Rigs over the River Wye by Sam Meeuwissen

Rigs over the River Wye by Sam Meeuwissen

Picture the scene: Low water levels, high light levels, barbel that have probably been hammered in the weeks leading up to my visit, a complete change of scenery, totally varied aquatic topography and a few as yet unknown technical challenges thrown in for good measure. All in all a perfect set of circumstances to charge the grey matter with conjuring up some alternative (for me at least!) ways to get that tip hammering round.

The recent sorties to the mighty Wye over the past twelve months have laid the foundations to a totally different methodology to my usual scaled down carp tactics.

Having had a fruitful decade plundering the stocks of my local Loddon, St Pats and the Thames, I have always been happy in my choice of rigs, methods and approach to my barbel fishing. Anyone who has seen my previously documented exploits will have witnessed the evolution of my style that appears to suit me well. This is proven out by the fact I have taken these methods and tactics to several new rivers and scored from the off. However, the recent sorties to the mighty Wye over the past twelve months have laid the foundations to a totally different methodology to my usual scaled down carp tactics. My local rivers are far from unpressured, so my usual plan has been to keep everything as unobtrusive as possible, whilst retaining maximum barbel hooking and landing capabilities. This has meant short 10cm to 15cm long 10lb Target Speciskin hooklinks, size 8 Covert Wide Gape Talon Tips and heavy leads on a Covert Lead Clip regardless of the flow. I find that this approach absolutely nails anything that dares to touch the hookbait, and has led to numerous double figure fish to my rods over the years. On my local rivers at least!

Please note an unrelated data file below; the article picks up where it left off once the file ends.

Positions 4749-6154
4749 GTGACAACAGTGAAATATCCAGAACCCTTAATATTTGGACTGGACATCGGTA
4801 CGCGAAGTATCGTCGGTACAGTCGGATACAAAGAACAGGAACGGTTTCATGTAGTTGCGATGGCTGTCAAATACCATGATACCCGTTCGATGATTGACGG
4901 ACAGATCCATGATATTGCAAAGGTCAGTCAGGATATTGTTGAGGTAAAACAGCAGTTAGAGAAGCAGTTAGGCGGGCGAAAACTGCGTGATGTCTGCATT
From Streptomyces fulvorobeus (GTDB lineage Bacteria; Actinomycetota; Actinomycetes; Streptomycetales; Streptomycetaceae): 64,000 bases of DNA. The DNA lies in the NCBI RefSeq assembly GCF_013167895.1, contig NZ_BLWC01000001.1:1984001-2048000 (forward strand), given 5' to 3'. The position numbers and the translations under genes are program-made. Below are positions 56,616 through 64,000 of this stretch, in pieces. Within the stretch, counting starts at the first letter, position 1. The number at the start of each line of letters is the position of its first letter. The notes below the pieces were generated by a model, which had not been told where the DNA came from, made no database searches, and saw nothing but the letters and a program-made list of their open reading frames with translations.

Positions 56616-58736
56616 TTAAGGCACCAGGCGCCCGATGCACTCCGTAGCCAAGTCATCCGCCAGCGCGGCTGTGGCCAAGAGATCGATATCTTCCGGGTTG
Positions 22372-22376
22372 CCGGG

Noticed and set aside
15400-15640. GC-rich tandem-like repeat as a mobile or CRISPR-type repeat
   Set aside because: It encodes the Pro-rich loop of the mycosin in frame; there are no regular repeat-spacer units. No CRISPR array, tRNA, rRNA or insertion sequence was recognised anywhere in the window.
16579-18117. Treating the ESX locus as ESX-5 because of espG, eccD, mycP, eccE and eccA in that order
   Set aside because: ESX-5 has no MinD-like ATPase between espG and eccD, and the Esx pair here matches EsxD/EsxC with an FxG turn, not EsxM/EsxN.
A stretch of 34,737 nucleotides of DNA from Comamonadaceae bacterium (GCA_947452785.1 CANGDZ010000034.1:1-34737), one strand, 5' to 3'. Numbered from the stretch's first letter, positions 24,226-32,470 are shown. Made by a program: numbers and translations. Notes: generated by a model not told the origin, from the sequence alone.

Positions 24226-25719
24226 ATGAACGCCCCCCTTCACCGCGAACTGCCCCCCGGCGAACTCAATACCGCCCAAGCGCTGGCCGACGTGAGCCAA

Taking these well developed and proven tactics on to the Wye proved to be a non starter, and I was out fished by more forward thinking and less blinkered anglers, like Lewis. Armed with a bit more local knowledge (as in he knew a man who had fished it before!) Lewis was using these funny long hooklinks that had fallen by my rig wayside many moons before. Well, I could not fail to notice the way he was suffering near constant action, whilst my bait fished a mere rod length away was not met with anything like the same level of success.

Being quick on the uptake, it took me until after lunch time to sort my act out and break out the Target Flourocarbon in 8lb. I was soon playing catch up and landed myself a respectable amount of fish that equalled a month’s worth from back home. Lengths of one metre were too short, and only by increasing to 140cm plus could I buy a bite. Combined with size 12 Target Specimen hooks and tiny pieces of Sticky’s Krill that I had on test, I hit upon a combination that was subtly different yet as effective as Lewis’s deadly method. The big feeder was packed top and bottom with my own groundbait mix and a few crushed Krill boilies sandwiched between. As an Engineer, I could not let this method just sit there without further investigation and investment of time and observation.

Sam's favourite River Wye terminal tackle.